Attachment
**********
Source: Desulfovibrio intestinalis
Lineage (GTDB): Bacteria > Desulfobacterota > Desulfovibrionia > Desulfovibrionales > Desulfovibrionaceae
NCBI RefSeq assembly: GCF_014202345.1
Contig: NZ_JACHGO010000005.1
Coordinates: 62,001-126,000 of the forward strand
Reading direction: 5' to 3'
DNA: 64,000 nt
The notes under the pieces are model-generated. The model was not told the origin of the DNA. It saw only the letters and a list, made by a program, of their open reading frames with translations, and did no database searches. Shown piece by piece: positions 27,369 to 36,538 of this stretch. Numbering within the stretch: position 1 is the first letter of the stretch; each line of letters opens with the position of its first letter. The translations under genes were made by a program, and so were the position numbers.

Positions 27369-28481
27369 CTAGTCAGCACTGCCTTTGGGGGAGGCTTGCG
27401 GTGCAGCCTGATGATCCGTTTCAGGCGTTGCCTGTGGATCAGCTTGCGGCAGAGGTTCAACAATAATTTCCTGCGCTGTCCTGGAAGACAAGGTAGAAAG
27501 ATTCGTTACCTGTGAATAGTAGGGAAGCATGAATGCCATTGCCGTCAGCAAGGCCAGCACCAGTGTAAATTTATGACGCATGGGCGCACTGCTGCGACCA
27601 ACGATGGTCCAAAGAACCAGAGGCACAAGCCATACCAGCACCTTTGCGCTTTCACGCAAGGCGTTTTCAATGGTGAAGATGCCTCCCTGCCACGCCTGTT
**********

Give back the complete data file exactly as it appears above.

Source: Desulfovibrio intestinalis
Lineage (GTDB): Bacteria > Desulfobacterota > Desulfovibrionia > Desulfovibrionales > Desulfovibrionaceae
NCBI RefSeq assembly: GCF_014202345.1
Contig: NZ_JACHGO010000005.1
Coordinates: 62,001-126,000 of the forward strand
Reading direction: 5' to 3'
DNA: 64,000 nt
The notes under the pieces are model-generated. The model was not told the origin of the DNA. It saw only the letters and a list, made by a program, of their open reading frames with translations, and did no database searches. Shown piece by piece: positions 27,369 to 36,538 of this stretch. Numbering within the stretch: position 1 is the first letter of the stretch; each line of letters opens with the position of its first letter. The translations under genes were made by a program, and so were the position numbers.

Positions 27369-28481
27369 CTAGTCAGCACTGCCTTTGGGGGAGGCTTGCG
27401 GTGCAGCCTGATGATCCGTTTCAGGCGTTGCCTGTGGATCAGCTTGCGGCAGAGGTTCAACAATAATTTCCTGCGCTGTCCTGGAAGACAAGGTAGAAAG
27501 ATTCGTTACCTGTGAATAGTAGGGAAGCATGAATGCCATTGCCGTCAGCAAGGCCAGCACCAGTGTAAATTTATGACGCATGGGCGCACTGCTGCGACCA
27601 ACGATGGTCCAAAGAACCAGAGGCACAAGCCATACCAGCACCTTTGCGCTTTCACGCAAGGCGTTTTCAATGGTGAAGATGCCTCCCTGCCACGCCTGTT